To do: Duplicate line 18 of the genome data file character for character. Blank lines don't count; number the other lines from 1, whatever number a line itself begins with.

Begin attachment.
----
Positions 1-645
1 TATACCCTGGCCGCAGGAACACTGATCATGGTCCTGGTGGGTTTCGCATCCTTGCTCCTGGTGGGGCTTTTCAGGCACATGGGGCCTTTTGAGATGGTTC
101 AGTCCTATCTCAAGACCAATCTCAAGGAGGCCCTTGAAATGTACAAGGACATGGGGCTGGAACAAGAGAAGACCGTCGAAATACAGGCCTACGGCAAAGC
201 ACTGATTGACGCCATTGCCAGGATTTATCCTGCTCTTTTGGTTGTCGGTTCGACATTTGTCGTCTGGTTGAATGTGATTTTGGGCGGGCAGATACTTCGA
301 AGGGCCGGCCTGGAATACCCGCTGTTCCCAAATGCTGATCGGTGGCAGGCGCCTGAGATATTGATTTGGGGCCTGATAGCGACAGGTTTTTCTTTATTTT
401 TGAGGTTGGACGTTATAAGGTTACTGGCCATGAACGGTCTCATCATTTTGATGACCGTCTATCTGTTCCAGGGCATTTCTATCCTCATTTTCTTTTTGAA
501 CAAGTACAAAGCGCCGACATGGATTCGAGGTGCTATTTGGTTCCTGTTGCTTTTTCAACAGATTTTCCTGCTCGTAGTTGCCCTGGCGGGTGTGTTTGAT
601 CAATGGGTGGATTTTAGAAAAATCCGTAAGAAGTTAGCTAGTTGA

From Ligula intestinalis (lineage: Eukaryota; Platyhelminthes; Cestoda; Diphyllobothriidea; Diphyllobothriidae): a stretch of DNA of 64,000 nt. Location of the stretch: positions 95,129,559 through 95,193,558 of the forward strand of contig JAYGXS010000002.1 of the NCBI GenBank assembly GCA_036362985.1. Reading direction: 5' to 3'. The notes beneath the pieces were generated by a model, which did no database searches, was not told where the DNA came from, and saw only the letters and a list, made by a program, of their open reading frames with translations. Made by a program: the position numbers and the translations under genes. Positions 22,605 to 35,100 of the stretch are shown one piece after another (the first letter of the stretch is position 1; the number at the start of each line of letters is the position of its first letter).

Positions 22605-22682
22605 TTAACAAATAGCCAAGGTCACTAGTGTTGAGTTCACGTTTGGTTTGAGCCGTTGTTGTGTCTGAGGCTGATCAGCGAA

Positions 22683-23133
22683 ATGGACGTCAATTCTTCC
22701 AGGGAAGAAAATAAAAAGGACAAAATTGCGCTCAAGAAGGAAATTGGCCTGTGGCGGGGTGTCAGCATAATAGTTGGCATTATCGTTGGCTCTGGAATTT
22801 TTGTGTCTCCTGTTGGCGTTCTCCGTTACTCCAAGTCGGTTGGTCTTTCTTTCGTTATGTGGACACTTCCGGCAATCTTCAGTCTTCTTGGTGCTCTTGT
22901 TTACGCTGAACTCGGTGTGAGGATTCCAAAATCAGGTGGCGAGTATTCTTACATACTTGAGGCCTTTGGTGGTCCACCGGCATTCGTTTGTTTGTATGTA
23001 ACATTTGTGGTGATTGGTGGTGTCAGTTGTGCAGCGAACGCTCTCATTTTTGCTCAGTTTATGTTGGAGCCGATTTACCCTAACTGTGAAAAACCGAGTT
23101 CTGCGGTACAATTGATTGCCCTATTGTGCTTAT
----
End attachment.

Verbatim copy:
23101 CTGCGGTACAATTGATTGCCCTATTGTGCTTAT